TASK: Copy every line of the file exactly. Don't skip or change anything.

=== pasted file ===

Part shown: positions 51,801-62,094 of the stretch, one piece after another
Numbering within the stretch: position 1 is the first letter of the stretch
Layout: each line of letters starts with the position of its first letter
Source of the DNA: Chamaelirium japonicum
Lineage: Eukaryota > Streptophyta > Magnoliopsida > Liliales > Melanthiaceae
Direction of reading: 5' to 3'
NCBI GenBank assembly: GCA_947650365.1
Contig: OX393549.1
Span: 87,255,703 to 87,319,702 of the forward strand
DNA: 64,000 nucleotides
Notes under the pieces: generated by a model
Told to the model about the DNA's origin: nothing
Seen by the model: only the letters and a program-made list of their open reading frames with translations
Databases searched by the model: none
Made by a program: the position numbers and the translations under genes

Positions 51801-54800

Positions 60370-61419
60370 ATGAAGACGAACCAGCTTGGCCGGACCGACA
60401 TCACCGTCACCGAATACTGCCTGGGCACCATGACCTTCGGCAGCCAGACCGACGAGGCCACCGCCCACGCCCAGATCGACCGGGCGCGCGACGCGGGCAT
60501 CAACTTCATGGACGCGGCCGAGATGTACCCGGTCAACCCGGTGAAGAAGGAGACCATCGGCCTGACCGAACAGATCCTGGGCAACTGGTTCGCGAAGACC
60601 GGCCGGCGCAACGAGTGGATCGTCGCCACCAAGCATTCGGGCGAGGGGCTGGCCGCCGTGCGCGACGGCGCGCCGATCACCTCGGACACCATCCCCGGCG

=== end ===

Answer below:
Part shown: positions 51,801-62,094 of the stretch, one piece after another
Numbering within the stretch: position 1 is the first letter of the stretch
Layout: each line of letters starts with the position of its first letter
Source of the DNA: Chamaelirium japonicum
Lineage: Eukaryota > Streptophyta > Magnoliopsida > Liliales > Melanthiaceae
Direction of reading: 5' to 3'
NCBI GenBank assembly: GCA_947650365.1
Contig: OX393549.1
Span: 87,255,703 to 87,319,702 of the forward strand
DNA: 64,000 nucleotides
Notes under the pieces: generated by a model
Told to the model about the DNA's origin: nothing
Seen by the model: only the letters and a program-made list of their open reading frames with translations
Databases searched by the model: none
Made by a program: the position numbers and the translations under genes

Positions 51801-54800

Positions 60370-61419
60370 ATGAAGACGAACCAGCTTGGCCGGACCGACA
60401 TCACCGTCACCGAATACTGCCTGGGCACCATGACCTTCGGCAGCCAGACCGACGAGGCCACCGCCCACGCCCAGATCGACCGGGCGCGCGACGCGGGCAT
60501 CAACTTCATGGACGCGGCCGAGATGTACCCGGTCAACCCGGTGAAGAAGGAGACCATCGGCCTGACCGAACAGATCCTGGGCAACTGGTTCGCGAAGACC
60601 GGCCGGCGCAACGAGTGGATCGTCGCCACCAAGCATTCGGGCGAGGGGCTGGCCGCCGTGCGCGACGGCGCGCCGATCACCTCGGACACCATCCCCGGCG